A few weeks ago, I made a post about flying what you love, and throwing together fun lists. On the back of his Warboar Hyperspace victory, PhilGC has apparently taken this idea to heart and taken two silly yet effective lists to Hyperspace Events at Aldershot and Brighton. I’m pleased my thoughts hit home with someone, and a fellow TNX member spoke to me on Sunday to say that my thoughts about flying what makes you happy, especially what you’d be happy to lose with, has reinvigorated his love of X-Wing.
So yay! Right?
You’d think so, but what happens when the list that’s fun to lose with, stops being fun to lose with? What happens when, thanks to how X-Wing is mainly organised around competitive play, your fun list means you’re spending £10-£20 (sometimes more) to wallow on the bottom tables and eliminate you from any chance of benefiting from the prize support that you’ve paid for?
Recently, my love of X-Wing has plummeted. After taking a week away after the Warboar Hyperspace Trial thanks to work, last week saw preparations for Warboar’s Wave Championship this weekend, and turned into the worst week for me since the release of 2.0. Lists that look fun on paper haven’t been when they’ve been put on the board, Phantoms are still a negative play experience, only half the Republic stuff made it to the UK for release (thanks Brexit!), and overall my faith in the game just entered a flat spin. Continuing the flat spin analogy, if you’ve seen the movie Top Gun, my enthusiasm is Goose.
There will be people out there who will ask what I expected flying two ships (and two small ships at that), and they may be right. There will be others who will likely say “just fly better” or the infamous “git gud”, as if that’s a thing that a player can miraculously do. These comments amount to being told “your fun is wrong” by players (or worse, armchair Admirals) who believe their opinion has more weight or importance than yours (newsflash, it doesn’t) and think that your choice of ships, upgrades, or tactics is fundamentally flawed just because they wouldn’t do it; a concept I first came across thanks to the D&D show Critical Role, where viewers regularly criticise the players for their characters’ choices. Yes my list might not be optimised, or even actually competitive, and God knows I’ve made mistakes, but in other games variance has been king. Losing can be crushing for a player’s morale, and variance is a core part of the game, but kicking someone when they’re down even unintentionally is what drives players away.
An acquaintance on Discord was discussing this issue with me as I typed the first part of this entry and tried to find that image of poor, unfortunate Goose, and they suggested that taking a “jank” list to an event is fine so long as the player understands that they cannot expect their opponents to be flying a similar list, and that said player really has no grounds to complain if they get trounced. On this, I agree; players need to be aware of what they are getting into and to modify their expectations appropriately; the Rebels didn’t complain about unfair match-ups prior to the Battle of Yavin, so why should we?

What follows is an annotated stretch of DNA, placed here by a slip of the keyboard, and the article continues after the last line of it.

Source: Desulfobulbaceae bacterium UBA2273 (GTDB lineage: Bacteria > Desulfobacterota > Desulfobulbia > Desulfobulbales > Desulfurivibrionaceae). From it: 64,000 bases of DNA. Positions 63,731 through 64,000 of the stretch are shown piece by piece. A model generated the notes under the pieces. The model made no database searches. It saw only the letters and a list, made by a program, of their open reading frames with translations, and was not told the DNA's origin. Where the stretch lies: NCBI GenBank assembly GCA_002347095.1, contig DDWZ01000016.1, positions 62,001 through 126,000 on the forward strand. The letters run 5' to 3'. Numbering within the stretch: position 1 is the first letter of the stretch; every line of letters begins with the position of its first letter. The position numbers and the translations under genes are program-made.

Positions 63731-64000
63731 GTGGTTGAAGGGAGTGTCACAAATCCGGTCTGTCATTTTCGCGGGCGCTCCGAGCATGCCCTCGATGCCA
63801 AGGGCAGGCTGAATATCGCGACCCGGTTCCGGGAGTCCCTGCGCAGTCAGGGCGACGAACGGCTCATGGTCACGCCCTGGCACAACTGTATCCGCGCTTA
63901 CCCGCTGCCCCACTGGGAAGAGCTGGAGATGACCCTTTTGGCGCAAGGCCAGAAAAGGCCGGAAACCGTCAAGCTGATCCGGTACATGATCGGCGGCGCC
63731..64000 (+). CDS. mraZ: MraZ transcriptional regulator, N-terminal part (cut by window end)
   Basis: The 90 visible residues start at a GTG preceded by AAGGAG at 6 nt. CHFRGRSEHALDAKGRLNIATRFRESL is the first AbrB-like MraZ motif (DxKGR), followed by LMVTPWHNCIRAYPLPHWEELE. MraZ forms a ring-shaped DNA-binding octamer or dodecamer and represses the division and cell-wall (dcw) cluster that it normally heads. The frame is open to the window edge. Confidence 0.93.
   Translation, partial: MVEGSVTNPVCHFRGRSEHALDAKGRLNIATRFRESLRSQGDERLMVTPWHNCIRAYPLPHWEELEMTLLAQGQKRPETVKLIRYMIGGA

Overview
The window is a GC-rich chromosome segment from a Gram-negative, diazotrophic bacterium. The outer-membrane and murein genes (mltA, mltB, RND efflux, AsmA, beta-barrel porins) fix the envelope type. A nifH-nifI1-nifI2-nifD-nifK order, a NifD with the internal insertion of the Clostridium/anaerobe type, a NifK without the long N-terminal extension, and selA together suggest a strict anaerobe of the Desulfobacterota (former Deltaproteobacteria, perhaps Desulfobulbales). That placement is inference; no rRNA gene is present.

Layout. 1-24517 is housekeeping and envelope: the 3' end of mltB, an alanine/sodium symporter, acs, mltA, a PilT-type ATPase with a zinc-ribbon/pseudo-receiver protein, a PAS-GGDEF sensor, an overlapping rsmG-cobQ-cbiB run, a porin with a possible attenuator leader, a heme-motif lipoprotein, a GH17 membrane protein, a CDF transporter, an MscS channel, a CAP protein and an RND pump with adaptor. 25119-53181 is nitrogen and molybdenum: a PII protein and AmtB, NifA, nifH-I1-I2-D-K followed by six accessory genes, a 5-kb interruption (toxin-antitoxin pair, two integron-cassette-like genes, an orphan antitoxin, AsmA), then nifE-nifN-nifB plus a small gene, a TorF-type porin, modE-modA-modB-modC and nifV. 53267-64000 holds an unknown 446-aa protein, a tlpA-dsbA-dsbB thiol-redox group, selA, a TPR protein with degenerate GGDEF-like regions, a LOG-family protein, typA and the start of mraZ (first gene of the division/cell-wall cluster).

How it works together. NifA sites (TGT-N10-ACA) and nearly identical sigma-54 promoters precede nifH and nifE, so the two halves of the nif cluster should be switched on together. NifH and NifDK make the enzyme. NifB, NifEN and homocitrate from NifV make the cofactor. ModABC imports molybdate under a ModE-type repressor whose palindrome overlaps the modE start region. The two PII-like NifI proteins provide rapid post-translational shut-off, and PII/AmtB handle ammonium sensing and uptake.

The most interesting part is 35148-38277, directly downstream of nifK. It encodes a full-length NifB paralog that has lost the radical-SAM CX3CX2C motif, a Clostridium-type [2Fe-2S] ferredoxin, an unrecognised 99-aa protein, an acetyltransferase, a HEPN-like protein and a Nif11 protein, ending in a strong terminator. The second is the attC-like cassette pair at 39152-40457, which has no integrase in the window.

Which then begs the question. What is fun? Where do we derive our own concepts of “fun” from? Do players play to win, and derive their fun from the glory of victory? Do players play for the social aspect of X-Wing and get their fun from discussing the game? Do players play simply for the sheer joy of pushing plastic spaceships around the board making pew-pew noises?
Yes. Yes they do.
Fun is about as subjective a concept as any, as unique as any individual person. My fun, is coming up with fun lists that make people scratch their heads and think “what does that do?” or “why?” The fun of a prospective World Champion might be challenging the top players in the country for seventy-five minutes of high-stakes X-Wing. Dave from accounts might just want to play a game or two over a beer or three on a Friday night.
None of these are wrong, and they need not be mutually exclusive.
The danger to fun comes when the expectations placed upon a player (usually self-inflicted) are not necessarily realistic; for example, I had loads of fun at Hyperspace when I knew I’d not be making the cut and would be happy to win one just game. I had much less fun yesterday when I decided I was a contender for Wave Leader (I needed three wins and I needed TNX squadmate Dan to not win any). I then won one game (against a swarm, so I’m learning!), screwed up the second (maybe not learned as much as I’d hoped…), and got variance-ed to death in the third – result, pretty unhappy X-Wing player! Had I flown a list that wasn’t “for fun”, I might have actually contended, and if I hadn’t even considered the Wave Leader position, I might have enjoyed my day more.
The same has thus far been true of the Republic faction: the Jedi don’t seem to be…for lack of a better word, worthwhile. I understand that making Jedi powerhouses would be a nightmare for game balance (and sales), but they currently seem predominantly geared towards supporting ARCs and Torrents and that…doesn’t feel right? Weren’t Rebels meant to be mutual-support faction? Again my expectations for the faction were inaccurate, possibly even unrealistic, so they’re currently no fun – hopefully when Guardians of the Republic finally arrives, the extra characters included might make flying three Jedi worth a shot?
I’ll be spending this week stripping down my ships again for repainting, not sure what schemes I’m doing yet, but I know for sure that regardless how my ships perform on the board I can always be proud of how they look; painting is fun when I have time to do it, so if flying repainted and unique ships is where I now choose to find my fun, I don’t see how I can go wrong!
After that, maybe I’ll try Scum out. See what this Boba/Guri malarkey is about…